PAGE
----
Mo Money Mo Problems

Berkeley Rep Production Of 'The Last Cargo Cult' Explores American Influence in South Pacific

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Everyone likes a good story; a well-told, funny tale can break the ice in the most frigid social situations. Fortunately for the East Bay, monologist Mike Daisey is a master storyteller, and if you enjoy/respect stories and their tellers then "The Last Cargo Cult" is well worth a trip to Berkeley Repertory Theater.

"Cargo Cult" is part ethnographic travelogue, part Jeremiad. The former deals with Daisey's trip to Tanna, a remote island in the South Pacific. Like most travel essayists, Daisey mines the difference of the natives for material. In this form, it means a lot of jokes about penis sheaths. But Tanna's allure to Daisey isn't limited to mere Orientalism. He is interested in two of Tanna's particulars: a money-less society and a cargo cult that worships American G.I.s.

One of the highlights of Daisey's performance is a blow-by-blow account of John Frum Day, Tanna's annual celebration of Americana. The story is full of impromptu American flags, blue-jean-clad natives and American history told through musical theater. The people of Tanna, as Daisey paints them, revere the country but cannot comprehend its addiction to commerce.

This love/hate relationship with the United States echoes a lot of Daisey's own sentiments. He intertwines his travelogue with a critical reading of American consumerism. "WE HAVE AWESOME SHIT!" Daisey admits, but it might be so awesome that we (Americans) have begun to worship it. To hammer the point home, a mountain of cardboard boxes lines the back of the stage. The stage is transformed into a cathedral of commerce, the buttresses adorned with brown cubes emblazoned with idols iMac, Zappos and Ikea.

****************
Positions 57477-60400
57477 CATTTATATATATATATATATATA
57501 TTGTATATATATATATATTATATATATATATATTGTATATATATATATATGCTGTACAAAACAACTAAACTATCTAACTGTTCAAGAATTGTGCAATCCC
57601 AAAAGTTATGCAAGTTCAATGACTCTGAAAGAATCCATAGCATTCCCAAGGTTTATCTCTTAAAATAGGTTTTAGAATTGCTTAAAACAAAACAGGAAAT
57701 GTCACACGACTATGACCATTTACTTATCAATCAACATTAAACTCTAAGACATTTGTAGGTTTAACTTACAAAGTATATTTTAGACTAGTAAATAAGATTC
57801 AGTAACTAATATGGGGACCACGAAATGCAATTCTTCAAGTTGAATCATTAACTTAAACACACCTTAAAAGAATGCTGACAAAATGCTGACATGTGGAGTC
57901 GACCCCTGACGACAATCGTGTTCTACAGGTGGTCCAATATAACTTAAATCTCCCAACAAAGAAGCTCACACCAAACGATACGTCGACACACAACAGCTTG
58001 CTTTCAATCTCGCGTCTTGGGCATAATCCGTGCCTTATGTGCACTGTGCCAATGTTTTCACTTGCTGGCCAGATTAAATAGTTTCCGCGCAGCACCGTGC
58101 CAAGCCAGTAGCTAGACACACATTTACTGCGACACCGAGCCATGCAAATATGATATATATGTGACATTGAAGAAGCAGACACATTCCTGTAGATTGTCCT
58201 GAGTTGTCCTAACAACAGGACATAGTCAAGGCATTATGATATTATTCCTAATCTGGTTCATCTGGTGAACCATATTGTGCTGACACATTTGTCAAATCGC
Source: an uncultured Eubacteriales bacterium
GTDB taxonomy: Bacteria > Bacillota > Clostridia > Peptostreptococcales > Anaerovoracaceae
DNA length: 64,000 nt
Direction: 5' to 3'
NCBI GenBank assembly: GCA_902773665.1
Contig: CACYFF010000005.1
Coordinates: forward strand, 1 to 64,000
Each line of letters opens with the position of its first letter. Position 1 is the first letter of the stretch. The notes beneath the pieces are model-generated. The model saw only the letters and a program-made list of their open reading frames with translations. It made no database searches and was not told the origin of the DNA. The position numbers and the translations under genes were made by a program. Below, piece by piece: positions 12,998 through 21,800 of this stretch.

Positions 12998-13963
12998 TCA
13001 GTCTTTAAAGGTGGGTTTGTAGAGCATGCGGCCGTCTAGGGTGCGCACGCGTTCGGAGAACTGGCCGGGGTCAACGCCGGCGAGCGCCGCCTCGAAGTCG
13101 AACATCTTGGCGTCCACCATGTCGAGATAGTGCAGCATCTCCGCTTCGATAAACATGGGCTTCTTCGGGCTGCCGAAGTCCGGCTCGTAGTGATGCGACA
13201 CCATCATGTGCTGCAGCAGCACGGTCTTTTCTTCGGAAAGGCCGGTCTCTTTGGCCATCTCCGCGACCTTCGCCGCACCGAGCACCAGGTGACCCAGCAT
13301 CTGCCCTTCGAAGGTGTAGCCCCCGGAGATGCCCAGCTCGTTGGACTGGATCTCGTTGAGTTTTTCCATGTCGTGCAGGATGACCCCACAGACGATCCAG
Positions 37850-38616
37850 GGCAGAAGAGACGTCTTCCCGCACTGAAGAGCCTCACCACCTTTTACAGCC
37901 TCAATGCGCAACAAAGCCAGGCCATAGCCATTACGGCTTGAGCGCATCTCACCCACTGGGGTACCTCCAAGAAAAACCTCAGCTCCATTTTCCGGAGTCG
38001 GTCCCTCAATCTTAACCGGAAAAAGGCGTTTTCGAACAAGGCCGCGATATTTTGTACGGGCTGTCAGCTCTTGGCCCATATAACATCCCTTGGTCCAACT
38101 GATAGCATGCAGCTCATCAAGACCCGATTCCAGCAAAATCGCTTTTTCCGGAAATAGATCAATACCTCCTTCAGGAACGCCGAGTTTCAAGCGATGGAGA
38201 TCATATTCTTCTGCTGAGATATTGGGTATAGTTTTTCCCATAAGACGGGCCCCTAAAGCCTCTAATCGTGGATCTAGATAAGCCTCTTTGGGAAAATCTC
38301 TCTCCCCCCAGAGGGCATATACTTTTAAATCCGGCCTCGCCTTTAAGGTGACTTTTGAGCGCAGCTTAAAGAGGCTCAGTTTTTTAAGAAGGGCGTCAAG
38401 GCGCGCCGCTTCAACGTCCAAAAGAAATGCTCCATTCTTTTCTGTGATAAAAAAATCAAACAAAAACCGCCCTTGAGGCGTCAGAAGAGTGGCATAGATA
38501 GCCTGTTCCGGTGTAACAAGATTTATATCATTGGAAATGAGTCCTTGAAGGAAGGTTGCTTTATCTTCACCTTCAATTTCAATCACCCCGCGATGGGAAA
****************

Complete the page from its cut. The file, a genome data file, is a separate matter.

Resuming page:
Daisey's attempt to investigate human relationships mediated primarily by money is by far the most ambitious part of the work. In these moments, Daisey loses his comic veneer and steers towards eschatology. His meditations on the financial meltdown of Aught Eight is spine-tingling. All the laughs during the island section of his monologue help ease the ensuing shock of financial damnation lauded on America and the audience. Humor helps Daisey avoid the landmine that is preachiness, and allows him to thrive in a work that is at once morally passionate and passionately moral.

Levity helps ground "Cargo Cult" and it owes mostly to Daisey's masterful delivery. He plays the audience like a fiddle, winding them up and down with manic screeds and soft-spoken dead-pan. Daisey pokes and curses the gods with a "Fuck!" so piercing that the crowd jumped the first few times.

One critic from SFist harangued "Cargo Cult" for essentially preaching to the choir, claiming that the ideas aren't new or challenging to patrons of Mission/Oakland/Berkeley coffee dens. Such a reading assumes Bay Area residents are as progressively minded as San Francisco happy meal killers. But even if you have heard the story before, go and see Daisey give new life to a familiar tune.


Joke about penis sheaths with Derek at [email protected]



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